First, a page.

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At what point during a five-year franchise agreement should a franchisee begin to make a profit?

Author: John Pratt

answered by John Pratt

Senior Partner at Hamilton Pratt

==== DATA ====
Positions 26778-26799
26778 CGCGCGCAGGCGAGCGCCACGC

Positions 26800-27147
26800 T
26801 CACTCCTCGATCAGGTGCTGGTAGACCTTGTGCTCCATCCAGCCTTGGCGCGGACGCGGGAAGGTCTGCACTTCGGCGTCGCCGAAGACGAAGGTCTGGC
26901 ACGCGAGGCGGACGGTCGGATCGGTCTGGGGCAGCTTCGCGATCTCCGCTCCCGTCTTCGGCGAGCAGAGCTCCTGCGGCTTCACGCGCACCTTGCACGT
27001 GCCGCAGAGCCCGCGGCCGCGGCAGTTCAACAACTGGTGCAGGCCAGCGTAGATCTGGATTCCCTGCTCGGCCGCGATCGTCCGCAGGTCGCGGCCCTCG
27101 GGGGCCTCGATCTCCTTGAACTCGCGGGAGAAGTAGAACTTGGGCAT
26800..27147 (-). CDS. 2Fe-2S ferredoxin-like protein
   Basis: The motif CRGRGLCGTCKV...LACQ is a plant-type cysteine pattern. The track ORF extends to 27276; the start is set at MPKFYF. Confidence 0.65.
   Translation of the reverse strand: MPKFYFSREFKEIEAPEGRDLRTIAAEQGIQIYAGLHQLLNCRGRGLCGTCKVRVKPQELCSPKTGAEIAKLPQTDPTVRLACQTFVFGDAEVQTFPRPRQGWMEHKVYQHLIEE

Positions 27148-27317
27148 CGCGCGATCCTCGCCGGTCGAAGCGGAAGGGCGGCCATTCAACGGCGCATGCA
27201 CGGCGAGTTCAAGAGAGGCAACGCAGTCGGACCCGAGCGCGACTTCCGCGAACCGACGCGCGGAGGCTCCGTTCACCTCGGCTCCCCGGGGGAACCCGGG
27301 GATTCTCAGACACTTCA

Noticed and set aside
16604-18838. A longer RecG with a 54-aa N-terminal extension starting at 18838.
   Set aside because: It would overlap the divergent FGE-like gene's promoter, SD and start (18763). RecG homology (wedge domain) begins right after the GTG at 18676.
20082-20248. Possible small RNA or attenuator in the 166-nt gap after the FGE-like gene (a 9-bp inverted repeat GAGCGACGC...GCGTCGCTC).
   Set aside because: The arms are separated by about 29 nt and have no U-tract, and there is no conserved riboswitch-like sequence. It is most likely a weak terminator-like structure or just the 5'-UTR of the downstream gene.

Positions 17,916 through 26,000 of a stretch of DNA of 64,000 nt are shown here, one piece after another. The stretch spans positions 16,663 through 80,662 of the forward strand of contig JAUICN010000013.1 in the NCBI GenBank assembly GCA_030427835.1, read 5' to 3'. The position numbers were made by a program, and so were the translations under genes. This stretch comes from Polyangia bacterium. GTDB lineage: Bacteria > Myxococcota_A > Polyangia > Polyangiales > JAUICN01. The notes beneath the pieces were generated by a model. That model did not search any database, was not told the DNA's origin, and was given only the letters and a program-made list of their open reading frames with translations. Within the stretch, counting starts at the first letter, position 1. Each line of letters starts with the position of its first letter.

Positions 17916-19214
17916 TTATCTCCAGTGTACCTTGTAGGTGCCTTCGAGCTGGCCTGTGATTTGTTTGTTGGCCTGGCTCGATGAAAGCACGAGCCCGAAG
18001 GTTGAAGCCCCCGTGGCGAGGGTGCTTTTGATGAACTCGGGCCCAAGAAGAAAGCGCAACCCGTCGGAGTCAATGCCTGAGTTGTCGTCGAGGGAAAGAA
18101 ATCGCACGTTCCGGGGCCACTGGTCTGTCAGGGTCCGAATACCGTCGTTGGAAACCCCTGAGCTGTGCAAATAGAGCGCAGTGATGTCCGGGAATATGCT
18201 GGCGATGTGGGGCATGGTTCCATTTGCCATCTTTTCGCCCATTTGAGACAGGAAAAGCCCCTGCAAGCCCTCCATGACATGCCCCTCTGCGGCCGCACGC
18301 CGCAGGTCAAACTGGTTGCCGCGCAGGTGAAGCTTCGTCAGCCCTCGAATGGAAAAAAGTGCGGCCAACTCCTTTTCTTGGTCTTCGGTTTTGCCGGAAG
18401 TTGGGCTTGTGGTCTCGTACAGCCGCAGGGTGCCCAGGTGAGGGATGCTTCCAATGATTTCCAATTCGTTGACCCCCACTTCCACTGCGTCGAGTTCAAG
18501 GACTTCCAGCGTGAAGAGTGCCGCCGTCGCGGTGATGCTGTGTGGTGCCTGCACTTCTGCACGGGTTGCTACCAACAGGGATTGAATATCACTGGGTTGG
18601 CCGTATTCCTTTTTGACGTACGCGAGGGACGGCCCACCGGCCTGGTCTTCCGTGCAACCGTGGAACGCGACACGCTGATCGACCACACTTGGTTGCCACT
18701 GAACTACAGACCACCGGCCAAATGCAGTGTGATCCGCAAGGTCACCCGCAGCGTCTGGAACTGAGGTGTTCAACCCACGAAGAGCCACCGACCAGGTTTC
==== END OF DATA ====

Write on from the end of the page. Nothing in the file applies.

The great majority of franchise agreementsin the UK are granted for five years. However, some franchises that involve very substantial initial investment last longer so that, for instance, a McDonald’s franchise agreement has a 25-year term. The reason for the longer term is that with many fast food franchises it takes substantially longer to recover the initial outlay in taking the franchise and building and then fitting out the premises than in the majority of franchise agreements.The general rule of thumb is that franchisees make a substantial loss in the first year, make a much smaller loss/break even in the second year, make a small profit in the third year and make larger profits in the fourth and fifth year. Then, of course, franchisees have - or should have - the automatic right to renew, subject to the conditions in the franchise agreement having been met, so that they are able to continue to operate their profitable businesses.

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